From subtitles for a Russian movie. The source translated for two-bit was:


[English meaning totally, absolutely (something bad)] (Do you know russian word "dno"?)

  • 3
    "Two bits" is an American expression for a quarter (dollar). Hence "Two-bit" is a slang adjective meaning "of little value". It doesn't appear to be a literal translation, but expresses a judgment which is presumably elsewhere in the script, or in the setting.
    – Colin Fine
    Commented May 6, 2019 at 18:05
  • 2
    "Two-bit" is American slang for a quarter of a dollar. By extension, it means something cheap. A "two-bit jerk" would be a petty, unpleasant person.
    – user888379
    Commented May 6, 2019 at 18:06
  • @ColinFine You beat me by a few seconds...
    – user888379
    Commented May 6, 2019 at 18:06
  • 2
    If you are interested in a more accurate translation, 'two-bit' doesn't seem to correspond to the original Russian. The more appropriate English would be 'total (or absolute) jerk', meaning literally that the person is all jerk. A 'two-bit' jerk would be a jerk that is of little value or negligible.
    – Mitch
    Commented May 6, 2019 at 18:59

1 Answer 1


"Two-bit" is an idiom meaning cheap or petty. It comes from a slang term for the American eighth of a dollar, a "bit." Even after the "bit" was phased out of the currency in 1792, the term "two-bit" persisted to refer to the quarter dollar.

A two-bit person isn't worth much. From the Oxford English Dictionary under "two, adj, n., and adv.":

1978 T. Willis Buckingham Palace Connection viii. 155 Some other two-bit General will try shooting us up.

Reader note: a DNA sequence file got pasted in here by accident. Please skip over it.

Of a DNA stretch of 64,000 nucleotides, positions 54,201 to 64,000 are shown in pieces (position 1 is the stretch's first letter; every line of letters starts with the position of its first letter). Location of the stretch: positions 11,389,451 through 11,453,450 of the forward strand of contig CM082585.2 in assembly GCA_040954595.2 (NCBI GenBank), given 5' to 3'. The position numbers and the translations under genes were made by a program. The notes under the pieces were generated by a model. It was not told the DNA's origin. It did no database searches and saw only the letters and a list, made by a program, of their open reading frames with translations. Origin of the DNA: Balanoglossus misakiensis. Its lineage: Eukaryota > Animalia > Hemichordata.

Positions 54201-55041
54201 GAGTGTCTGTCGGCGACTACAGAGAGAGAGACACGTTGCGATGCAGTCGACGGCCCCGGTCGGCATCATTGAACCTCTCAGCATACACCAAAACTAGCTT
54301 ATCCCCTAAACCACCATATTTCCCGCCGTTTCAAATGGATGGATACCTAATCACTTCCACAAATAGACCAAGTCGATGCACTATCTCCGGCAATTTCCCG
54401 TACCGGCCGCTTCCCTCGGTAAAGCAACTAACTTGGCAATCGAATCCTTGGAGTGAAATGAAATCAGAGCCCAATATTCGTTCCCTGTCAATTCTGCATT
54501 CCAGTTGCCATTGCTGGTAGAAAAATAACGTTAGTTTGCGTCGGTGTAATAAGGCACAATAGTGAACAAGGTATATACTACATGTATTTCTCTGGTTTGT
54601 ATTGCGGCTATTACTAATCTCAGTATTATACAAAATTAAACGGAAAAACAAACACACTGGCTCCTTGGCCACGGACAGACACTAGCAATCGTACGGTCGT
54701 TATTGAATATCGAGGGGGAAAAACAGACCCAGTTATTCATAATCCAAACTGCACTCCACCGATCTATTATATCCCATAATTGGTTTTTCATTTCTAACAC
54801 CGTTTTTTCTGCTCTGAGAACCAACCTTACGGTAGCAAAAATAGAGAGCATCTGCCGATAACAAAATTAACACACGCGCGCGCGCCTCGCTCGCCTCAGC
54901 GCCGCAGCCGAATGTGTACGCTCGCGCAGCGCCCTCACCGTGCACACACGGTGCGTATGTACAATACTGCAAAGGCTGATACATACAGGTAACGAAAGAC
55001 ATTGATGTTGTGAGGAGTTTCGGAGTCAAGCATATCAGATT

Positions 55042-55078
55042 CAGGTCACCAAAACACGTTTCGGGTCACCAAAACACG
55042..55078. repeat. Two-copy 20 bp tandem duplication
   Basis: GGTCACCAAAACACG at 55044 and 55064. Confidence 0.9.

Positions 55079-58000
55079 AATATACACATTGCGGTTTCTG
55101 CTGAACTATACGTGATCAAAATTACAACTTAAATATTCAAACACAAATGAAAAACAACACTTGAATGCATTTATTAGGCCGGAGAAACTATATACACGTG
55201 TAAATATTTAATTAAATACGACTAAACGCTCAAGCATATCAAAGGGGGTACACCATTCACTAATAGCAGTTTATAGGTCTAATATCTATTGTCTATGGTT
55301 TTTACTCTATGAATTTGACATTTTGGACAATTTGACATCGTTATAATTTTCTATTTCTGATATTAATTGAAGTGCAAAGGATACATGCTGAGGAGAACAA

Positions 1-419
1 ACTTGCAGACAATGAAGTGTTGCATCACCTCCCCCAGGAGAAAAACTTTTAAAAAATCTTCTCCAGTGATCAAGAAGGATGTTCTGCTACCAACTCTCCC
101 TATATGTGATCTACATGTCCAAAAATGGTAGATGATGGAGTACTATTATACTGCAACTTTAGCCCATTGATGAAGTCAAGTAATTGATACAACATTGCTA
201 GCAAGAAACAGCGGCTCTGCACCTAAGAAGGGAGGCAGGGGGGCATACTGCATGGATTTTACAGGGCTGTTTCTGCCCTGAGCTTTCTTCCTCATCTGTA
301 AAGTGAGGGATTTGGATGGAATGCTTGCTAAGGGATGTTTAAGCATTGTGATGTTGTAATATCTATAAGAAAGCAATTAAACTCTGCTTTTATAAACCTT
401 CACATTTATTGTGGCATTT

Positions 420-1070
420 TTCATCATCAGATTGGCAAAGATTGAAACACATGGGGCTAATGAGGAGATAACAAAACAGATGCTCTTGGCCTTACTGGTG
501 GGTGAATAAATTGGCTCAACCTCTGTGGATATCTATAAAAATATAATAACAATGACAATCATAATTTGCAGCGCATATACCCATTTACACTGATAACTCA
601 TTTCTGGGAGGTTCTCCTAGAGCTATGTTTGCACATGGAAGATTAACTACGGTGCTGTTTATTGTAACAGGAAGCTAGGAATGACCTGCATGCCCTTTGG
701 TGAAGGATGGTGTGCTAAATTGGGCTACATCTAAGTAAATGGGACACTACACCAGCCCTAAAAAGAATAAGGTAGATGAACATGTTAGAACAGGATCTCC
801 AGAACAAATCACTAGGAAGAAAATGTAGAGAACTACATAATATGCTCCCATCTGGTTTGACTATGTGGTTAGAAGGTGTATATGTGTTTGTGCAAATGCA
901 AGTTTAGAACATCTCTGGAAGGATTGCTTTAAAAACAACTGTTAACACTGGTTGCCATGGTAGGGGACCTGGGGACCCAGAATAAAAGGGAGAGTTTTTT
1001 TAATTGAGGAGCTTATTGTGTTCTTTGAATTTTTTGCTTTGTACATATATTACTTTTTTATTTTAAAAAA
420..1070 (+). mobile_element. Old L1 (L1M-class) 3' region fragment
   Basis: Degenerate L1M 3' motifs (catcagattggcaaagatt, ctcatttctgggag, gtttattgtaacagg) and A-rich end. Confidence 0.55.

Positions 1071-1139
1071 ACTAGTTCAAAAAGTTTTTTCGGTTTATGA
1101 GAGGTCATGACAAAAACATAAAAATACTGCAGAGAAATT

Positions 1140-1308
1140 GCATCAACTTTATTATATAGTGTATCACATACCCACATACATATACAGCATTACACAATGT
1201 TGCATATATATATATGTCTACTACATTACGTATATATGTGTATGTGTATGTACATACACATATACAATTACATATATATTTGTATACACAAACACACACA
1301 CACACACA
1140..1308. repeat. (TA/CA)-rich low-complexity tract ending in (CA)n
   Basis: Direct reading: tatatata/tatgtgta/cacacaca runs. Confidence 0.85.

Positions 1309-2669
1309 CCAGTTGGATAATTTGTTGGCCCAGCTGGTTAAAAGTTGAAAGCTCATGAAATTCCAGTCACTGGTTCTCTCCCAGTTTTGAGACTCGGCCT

When applied to people or things, unless it is used ironically, it is a put-down or insult, implying cheapness or low quality.

So "two-bit jerk" may mean that the character isn't of much importance and he's a jerk (i.e. he's rude or crass).

  • 2
    Side note: the British equivalent of "two-bit" is the derogatory tuppenny-ha’penny, an abbreviation of "two-and-a-half pence." You’d think he’d lost a Rolex rather than that tuppenny-ha’penny old watch of his. It's not heard much these days. Commented May 6, 2019 at 18:39
  • 2
    @WeatherVane Brits abbreviate "two-and-a-half-pence" with a phrase that's longer?
    – David Rice
    Commented May 6, 2019 at 20:57
  • 1
    Also because tuppeny-ha'penny is pronounced with four syllables, not six. (tup-nee hape-nee) Commented May 6, 2019 at 21:12
  • 1
    pre-decimal there were smaller coins than the penny, ie: ha'penny and farthing
    – Jasen
    Commented May 6, 2019 at 21:47
  • 3
    @supercat Decimal half pence were in circulation up till 1984. Commented May 6, 2019 at 22:24

Your Answer

By clicking “Post Your Answer”, you agree to our terms of service and acknowledge you have read our privacy policy.

Not the answer you're looking for? Browse other questions tagged or ask your own question.